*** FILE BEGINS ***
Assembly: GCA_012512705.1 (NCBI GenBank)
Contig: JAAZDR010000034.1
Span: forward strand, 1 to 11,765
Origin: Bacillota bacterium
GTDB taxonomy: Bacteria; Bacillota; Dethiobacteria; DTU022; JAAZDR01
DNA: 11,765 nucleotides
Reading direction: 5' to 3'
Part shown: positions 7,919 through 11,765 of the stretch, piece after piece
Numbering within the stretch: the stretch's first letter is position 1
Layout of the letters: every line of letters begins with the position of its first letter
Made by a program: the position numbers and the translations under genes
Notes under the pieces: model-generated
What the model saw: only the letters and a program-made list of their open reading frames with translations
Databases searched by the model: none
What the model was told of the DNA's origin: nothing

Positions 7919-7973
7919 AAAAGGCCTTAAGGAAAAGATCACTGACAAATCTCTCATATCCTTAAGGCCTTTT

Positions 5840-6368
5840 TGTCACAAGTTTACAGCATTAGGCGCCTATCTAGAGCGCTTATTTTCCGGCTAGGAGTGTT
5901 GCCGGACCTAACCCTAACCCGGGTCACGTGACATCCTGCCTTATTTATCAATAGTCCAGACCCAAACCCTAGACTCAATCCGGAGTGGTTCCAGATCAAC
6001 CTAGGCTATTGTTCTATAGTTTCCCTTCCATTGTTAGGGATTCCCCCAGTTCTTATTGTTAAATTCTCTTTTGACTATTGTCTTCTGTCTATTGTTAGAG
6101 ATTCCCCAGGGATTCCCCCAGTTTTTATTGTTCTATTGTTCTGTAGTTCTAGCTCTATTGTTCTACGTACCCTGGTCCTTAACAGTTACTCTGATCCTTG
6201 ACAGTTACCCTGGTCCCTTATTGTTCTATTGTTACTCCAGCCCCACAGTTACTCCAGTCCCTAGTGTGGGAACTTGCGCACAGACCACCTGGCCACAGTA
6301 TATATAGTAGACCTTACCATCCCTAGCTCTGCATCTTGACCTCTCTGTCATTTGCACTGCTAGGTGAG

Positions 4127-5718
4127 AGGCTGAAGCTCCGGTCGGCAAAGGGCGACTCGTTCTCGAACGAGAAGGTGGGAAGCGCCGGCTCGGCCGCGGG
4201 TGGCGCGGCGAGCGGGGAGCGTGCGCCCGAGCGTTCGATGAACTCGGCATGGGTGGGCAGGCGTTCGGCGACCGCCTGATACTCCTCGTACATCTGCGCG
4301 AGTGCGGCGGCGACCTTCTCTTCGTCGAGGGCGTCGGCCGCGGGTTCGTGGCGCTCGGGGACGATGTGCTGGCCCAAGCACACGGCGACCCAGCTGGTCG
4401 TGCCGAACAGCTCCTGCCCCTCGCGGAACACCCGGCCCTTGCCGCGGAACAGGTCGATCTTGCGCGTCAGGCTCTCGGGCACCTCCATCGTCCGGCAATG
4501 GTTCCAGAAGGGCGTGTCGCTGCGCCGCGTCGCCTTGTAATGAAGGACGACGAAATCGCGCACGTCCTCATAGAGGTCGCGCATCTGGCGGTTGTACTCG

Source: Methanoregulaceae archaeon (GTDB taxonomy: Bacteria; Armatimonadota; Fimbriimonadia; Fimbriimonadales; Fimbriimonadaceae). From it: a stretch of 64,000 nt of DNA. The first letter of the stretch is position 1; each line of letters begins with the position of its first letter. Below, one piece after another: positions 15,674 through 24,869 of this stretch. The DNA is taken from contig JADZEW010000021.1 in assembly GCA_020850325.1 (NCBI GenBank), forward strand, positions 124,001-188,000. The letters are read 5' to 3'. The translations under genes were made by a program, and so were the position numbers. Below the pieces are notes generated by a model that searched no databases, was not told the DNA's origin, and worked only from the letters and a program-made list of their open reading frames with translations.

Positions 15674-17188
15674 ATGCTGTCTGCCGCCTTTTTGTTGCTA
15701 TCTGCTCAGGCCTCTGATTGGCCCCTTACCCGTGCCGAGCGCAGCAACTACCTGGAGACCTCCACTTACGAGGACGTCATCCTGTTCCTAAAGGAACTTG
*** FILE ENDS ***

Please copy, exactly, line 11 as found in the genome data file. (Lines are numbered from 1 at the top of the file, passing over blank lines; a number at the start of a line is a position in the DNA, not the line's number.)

Made by a program: the position numbers and the translations under genes